Sulphia Caliver, known simply as ‘Sulph’ to her comrades, is a veteran naval armsman sworn to serve the Yule Dynasty, an ancient and powerful Rogue Trader Household that has close ties with the Inquisition. She has served the Warrant Holder for many years, earning her trust and a place on her personal retinue when House Yule is called to serve the Emperor at the behest of the Inquisition.
She is a brute of a woman, decked out in heavy flak armour and carrying weapons that reflect who she is – vicious, reliable and heavy duty. In the confines of cramped voidship corridors and boarding gangways, you don’t need complex fighting styles or fancy weapons to win the day – simply cold steel and a strong fighting arm.
The model started out life more as a guardsman, a simple kitbash with Sergeant Stone’s legs and Slick Devlan’s body. Back then she was a he, and he was equipped with a standard lasgun and the infamous shouty head of Sergeant Black. He was only bluetacked together, but there was something about the pose of a flak-armoured warrior barreling forwards that really appealed to me. There was a ‘leader’ assembled as well, reaching for a sword and wearing a very fancy bicorn hat, but that will be a MOTB for another time. I liked the momentum of the model, but I never had any motivation to do anything extra to him, and he sat in my Box of Shame for months.
Roll forward to the (relatively) present day, and this lot on ebay comes to my attention. It seems in my brief 54mm hiatus, 3D printing kicked off and suddenly my niche modelling hobby was being bolstered by fresh kits and awesome new weapons. You can get the full Dreadquill run-down of the kit here.
Fawning over the new weapons I was formulating all manner of impossible projects, when I surreptitiously pulled out a few old projects from the Box of Shame and dry-fitted some of the guns. The one that was eventually used is, to my understanding, intended to be a grenade launcher, but one of my friends asked if it was some kind of giant shotgun, and that turned the whole narrative on its head.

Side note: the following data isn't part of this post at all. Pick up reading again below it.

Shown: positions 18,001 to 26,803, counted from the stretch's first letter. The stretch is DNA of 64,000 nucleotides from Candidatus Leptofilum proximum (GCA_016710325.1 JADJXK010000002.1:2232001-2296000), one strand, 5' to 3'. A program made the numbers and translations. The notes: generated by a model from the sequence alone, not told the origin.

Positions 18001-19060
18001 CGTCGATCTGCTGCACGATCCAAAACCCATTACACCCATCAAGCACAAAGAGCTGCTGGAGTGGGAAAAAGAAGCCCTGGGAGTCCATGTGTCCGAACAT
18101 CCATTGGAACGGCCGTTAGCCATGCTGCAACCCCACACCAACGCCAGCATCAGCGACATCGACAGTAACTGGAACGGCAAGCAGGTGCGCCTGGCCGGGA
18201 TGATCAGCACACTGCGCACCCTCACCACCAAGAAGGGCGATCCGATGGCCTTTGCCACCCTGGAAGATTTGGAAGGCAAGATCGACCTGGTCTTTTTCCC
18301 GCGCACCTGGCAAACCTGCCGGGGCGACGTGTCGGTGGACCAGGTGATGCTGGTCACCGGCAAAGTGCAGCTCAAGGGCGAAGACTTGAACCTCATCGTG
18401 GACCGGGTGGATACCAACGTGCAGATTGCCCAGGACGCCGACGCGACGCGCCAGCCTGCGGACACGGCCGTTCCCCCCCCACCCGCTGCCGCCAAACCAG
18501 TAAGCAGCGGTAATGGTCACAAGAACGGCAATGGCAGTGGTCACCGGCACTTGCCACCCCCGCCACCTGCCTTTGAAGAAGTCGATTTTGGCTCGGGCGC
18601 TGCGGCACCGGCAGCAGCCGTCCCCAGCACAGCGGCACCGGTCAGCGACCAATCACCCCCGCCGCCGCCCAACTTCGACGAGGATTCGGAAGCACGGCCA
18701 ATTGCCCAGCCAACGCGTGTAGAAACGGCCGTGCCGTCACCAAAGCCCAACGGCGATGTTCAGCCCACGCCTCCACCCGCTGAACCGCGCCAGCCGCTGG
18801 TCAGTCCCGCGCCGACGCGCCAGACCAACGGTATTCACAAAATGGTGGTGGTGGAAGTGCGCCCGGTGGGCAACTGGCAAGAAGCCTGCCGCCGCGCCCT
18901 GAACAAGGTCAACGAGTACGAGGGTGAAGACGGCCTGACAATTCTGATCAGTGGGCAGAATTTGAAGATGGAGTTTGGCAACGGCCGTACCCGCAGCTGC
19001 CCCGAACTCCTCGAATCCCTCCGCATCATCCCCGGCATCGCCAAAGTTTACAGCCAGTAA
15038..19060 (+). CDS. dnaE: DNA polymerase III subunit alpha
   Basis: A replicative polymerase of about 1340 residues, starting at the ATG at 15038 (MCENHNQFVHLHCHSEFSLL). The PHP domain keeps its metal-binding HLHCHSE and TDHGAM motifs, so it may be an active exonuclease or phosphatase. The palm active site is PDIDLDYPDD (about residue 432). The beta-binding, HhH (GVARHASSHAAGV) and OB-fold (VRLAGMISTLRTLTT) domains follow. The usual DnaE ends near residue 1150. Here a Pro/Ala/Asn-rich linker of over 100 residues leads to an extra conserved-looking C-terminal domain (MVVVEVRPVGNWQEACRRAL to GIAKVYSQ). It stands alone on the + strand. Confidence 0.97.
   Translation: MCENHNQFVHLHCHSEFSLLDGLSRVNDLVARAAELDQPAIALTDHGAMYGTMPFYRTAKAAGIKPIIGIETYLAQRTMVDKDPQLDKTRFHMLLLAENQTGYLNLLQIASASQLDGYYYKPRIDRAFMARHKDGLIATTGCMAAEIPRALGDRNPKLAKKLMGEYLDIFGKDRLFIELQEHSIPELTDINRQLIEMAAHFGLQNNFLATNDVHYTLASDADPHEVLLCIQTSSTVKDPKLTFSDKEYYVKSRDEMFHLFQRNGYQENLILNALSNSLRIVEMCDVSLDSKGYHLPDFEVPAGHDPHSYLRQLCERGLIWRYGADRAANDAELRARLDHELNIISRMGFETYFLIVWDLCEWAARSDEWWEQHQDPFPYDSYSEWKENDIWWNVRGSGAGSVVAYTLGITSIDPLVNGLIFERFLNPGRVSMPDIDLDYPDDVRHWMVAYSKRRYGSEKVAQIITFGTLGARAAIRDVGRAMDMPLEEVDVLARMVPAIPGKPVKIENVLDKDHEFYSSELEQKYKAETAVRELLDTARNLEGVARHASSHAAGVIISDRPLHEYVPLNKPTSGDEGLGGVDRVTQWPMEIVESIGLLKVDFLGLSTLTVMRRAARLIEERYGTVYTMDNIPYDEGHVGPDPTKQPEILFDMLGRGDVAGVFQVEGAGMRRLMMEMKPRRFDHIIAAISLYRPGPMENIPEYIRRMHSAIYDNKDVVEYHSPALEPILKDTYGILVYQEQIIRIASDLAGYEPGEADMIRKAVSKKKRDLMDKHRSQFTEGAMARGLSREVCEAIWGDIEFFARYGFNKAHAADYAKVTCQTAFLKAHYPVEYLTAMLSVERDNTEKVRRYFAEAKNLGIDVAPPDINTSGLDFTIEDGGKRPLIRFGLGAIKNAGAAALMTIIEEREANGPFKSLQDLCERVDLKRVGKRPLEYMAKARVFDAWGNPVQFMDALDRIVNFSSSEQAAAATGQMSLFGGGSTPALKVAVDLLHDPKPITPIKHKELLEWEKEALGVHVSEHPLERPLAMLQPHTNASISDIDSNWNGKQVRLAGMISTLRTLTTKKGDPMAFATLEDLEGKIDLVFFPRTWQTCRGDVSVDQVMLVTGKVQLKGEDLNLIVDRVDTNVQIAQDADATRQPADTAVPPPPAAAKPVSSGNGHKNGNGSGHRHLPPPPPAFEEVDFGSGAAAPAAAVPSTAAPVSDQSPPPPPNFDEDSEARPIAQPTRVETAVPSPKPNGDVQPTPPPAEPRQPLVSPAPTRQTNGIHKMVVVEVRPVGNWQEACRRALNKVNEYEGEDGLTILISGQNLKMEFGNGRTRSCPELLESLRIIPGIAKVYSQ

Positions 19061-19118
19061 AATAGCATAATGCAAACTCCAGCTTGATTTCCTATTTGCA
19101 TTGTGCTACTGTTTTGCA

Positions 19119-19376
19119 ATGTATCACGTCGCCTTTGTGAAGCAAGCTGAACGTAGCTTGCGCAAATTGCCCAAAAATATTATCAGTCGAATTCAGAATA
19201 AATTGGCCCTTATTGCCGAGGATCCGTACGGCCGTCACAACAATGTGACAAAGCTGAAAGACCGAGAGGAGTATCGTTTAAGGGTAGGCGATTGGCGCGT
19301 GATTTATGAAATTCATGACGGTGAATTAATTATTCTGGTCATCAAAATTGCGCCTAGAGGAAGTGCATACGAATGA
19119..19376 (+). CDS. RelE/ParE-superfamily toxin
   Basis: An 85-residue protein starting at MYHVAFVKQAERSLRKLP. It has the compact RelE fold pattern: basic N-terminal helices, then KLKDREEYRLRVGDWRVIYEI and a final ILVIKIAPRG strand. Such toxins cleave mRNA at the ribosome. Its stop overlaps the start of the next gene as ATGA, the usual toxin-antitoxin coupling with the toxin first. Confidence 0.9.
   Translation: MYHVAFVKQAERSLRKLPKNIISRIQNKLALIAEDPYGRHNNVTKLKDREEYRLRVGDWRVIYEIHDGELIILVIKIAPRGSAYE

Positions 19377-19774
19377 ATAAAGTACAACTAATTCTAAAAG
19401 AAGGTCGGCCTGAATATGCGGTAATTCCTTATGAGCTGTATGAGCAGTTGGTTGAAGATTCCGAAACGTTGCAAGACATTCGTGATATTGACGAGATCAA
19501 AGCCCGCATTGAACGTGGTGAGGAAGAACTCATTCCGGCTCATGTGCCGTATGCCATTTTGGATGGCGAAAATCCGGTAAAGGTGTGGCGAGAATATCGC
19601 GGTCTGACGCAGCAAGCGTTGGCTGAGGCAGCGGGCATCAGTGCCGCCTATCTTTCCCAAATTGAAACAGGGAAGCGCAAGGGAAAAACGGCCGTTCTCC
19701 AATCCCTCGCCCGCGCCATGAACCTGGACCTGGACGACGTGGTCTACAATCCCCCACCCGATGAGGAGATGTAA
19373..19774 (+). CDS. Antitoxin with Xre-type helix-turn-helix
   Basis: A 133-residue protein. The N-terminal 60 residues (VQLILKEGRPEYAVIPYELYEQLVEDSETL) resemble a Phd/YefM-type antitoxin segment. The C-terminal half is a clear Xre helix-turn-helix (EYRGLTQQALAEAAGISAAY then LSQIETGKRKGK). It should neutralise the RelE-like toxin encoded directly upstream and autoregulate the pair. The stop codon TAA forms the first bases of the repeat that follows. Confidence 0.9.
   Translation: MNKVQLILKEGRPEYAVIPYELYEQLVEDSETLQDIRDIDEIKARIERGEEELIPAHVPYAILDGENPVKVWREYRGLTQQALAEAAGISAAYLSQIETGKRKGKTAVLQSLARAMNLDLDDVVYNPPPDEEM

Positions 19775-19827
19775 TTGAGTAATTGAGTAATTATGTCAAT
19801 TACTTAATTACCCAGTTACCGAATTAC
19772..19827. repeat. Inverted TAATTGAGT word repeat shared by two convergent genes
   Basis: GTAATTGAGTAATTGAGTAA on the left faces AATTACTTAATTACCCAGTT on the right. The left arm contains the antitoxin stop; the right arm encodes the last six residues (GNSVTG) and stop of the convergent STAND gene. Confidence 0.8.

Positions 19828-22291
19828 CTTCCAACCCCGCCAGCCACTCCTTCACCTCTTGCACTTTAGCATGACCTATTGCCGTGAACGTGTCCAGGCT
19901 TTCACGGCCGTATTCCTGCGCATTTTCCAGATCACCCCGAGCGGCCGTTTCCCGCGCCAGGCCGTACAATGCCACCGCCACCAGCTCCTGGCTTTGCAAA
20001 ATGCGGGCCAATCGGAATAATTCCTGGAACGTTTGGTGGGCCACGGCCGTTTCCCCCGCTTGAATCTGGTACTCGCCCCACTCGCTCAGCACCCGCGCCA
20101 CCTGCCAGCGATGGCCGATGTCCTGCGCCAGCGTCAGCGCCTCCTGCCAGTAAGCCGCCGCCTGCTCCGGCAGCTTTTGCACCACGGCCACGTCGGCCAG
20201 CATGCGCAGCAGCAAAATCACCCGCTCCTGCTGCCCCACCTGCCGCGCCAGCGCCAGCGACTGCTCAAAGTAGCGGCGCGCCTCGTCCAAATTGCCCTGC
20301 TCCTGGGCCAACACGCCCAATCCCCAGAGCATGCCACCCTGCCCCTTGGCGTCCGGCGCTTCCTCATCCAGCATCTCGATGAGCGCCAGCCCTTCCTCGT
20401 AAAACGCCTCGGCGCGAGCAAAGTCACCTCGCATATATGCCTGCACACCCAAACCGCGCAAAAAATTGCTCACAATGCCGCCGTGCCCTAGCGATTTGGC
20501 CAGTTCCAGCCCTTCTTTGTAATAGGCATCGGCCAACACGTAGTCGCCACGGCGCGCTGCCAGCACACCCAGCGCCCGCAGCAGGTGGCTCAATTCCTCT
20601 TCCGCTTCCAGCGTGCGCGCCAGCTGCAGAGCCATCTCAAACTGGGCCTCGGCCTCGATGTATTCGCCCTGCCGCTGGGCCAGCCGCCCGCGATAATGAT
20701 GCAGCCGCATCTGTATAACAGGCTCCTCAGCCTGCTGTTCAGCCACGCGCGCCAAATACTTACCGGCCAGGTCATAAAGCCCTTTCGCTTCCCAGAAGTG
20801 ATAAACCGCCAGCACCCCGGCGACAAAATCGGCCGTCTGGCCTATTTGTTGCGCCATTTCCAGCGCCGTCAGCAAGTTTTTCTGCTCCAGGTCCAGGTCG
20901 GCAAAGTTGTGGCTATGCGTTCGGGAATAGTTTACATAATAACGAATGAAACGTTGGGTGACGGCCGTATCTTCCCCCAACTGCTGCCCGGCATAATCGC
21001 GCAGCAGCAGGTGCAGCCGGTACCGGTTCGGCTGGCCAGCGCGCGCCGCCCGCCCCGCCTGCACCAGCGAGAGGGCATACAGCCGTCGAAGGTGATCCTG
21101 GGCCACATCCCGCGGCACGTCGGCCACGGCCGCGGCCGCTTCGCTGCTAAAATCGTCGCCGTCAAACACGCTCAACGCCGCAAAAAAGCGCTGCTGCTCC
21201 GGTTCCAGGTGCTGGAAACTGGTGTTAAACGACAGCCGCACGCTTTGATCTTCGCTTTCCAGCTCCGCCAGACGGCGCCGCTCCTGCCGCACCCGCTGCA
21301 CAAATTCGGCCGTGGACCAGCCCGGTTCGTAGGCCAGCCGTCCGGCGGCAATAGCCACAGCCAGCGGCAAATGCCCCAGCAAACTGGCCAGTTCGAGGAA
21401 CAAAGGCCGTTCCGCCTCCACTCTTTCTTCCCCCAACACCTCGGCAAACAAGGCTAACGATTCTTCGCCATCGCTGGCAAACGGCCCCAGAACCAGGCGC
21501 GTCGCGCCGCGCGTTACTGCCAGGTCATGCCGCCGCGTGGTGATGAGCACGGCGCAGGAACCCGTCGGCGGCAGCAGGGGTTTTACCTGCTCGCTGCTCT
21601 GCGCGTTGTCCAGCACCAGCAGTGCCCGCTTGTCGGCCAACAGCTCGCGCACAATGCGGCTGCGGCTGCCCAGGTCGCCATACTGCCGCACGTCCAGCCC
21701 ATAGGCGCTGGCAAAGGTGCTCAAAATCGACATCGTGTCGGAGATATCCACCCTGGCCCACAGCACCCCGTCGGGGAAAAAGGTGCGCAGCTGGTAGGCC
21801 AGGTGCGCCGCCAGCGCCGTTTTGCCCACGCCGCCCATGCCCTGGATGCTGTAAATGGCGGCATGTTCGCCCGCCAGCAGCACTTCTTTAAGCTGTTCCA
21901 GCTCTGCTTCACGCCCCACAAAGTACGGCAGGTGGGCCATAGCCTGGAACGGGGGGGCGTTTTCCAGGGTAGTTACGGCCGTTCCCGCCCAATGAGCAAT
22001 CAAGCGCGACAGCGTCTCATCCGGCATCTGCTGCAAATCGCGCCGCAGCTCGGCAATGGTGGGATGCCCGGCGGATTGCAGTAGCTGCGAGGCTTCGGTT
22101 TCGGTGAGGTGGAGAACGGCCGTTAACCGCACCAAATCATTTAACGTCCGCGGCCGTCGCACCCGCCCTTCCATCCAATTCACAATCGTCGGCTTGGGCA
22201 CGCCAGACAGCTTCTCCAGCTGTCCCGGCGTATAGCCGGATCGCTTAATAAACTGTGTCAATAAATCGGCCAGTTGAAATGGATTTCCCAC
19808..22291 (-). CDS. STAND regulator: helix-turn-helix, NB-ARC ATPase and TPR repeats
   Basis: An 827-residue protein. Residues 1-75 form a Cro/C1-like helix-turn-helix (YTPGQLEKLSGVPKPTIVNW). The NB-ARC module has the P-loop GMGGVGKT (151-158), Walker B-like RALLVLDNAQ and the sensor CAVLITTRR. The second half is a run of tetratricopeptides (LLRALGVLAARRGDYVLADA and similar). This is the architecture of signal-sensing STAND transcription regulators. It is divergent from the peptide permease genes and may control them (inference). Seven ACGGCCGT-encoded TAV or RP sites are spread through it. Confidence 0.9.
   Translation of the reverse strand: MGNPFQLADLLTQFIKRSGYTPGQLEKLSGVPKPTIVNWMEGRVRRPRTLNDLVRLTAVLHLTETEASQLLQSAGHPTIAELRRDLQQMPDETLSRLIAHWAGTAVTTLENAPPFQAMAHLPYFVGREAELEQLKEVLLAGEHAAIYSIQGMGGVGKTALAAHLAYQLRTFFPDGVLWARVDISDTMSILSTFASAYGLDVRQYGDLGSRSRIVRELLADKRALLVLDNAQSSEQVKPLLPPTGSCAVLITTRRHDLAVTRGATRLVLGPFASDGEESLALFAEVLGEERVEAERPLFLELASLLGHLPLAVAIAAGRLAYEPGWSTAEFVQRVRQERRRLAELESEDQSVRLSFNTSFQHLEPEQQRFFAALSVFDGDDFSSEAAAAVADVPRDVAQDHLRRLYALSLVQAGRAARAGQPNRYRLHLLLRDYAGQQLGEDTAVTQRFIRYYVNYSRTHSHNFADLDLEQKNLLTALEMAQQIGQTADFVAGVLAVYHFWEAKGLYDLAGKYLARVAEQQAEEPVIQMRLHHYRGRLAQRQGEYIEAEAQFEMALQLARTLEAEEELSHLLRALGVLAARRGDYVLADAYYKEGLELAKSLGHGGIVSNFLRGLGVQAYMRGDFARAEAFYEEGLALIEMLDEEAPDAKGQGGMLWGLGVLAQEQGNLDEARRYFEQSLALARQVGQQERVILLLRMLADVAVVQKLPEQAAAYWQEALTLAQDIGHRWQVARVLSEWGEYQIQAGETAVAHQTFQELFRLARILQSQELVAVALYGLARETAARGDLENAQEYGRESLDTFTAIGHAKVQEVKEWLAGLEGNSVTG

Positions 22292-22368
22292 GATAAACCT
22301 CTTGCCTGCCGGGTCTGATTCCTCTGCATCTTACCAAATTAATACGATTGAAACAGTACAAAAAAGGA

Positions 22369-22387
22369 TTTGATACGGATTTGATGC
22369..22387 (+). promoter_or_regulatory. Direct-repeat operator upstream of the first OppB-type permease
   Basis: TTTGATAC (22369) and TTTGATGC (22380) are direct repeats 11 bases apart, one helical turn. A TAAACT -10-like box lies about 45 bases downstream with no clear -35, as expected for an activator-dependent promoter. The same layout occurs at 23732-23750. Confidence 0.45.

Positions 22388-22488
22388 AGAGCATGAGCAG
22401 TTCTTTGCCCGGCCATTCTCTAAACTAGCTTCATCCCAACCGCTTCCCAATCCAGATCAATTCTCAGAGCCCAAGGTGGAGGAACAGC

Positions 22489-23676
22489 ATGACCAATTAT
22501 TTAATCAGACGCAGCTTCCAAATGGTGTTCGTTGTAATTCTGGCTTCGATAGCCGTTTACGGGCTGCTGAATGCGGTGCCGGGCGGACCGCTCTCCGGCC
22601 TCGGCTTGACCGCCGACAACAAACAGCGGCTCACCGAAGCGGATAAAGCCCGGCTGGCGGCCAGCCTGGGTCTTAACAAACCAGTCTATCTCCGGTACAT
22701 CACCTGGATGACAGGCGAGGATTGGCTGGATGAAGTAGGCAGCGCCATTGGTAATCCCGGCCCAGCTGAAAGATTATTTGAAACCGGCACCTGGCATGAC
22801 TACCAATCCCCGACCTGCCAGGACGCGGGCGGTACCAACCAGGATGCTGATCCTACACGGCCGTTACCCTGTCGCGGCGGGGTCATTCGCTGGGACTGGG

Shotcannons are described as much larger variants of a regular shotgun that fire a huge shell (nearly twice the normal size) and can lay waste to large hordes of attackers. They are considered ‘support’ weapons in boarding parties, and I couldn’t think of anything cooler or more appropriate for an Inquisitor character, someone who specialises in brutal boarding actions and carries a gun that can explode a man into a burst of shredded clothing and flesh. What more could a girl want?
With the new angle of ‘naval armsman’ rather than generic guardsman or bodyguard, the project motored ahead. First thing to change was the head, the shouty guardsman head wouldn’t cut it. I had an old open-faced head from the Lucretia Bravus model, one that I’ve never actually used in a model. I didn’t really like the silhouette, it was too sleek and elegant, a far cry from the chunky combat of the 41st millennium. It looked perfect on her though, and I imagined some kind of huge welding-mask-type shutter being propped open that she could slam down when it was Go Time.
The armour was a joy to sculpt. I’ve always been a fan of the Elysian Drop Troopers, and the padded fatigues on their arms and legs was an aesthetic I wanted to replicate. I tried to keep the size of the pads as close to the flak armour on the body to bring the parts of the model together to look a more coherent whole, like it was an actual uniform that had been repaired a number of times rather than a disparate series of armour plates slapped together.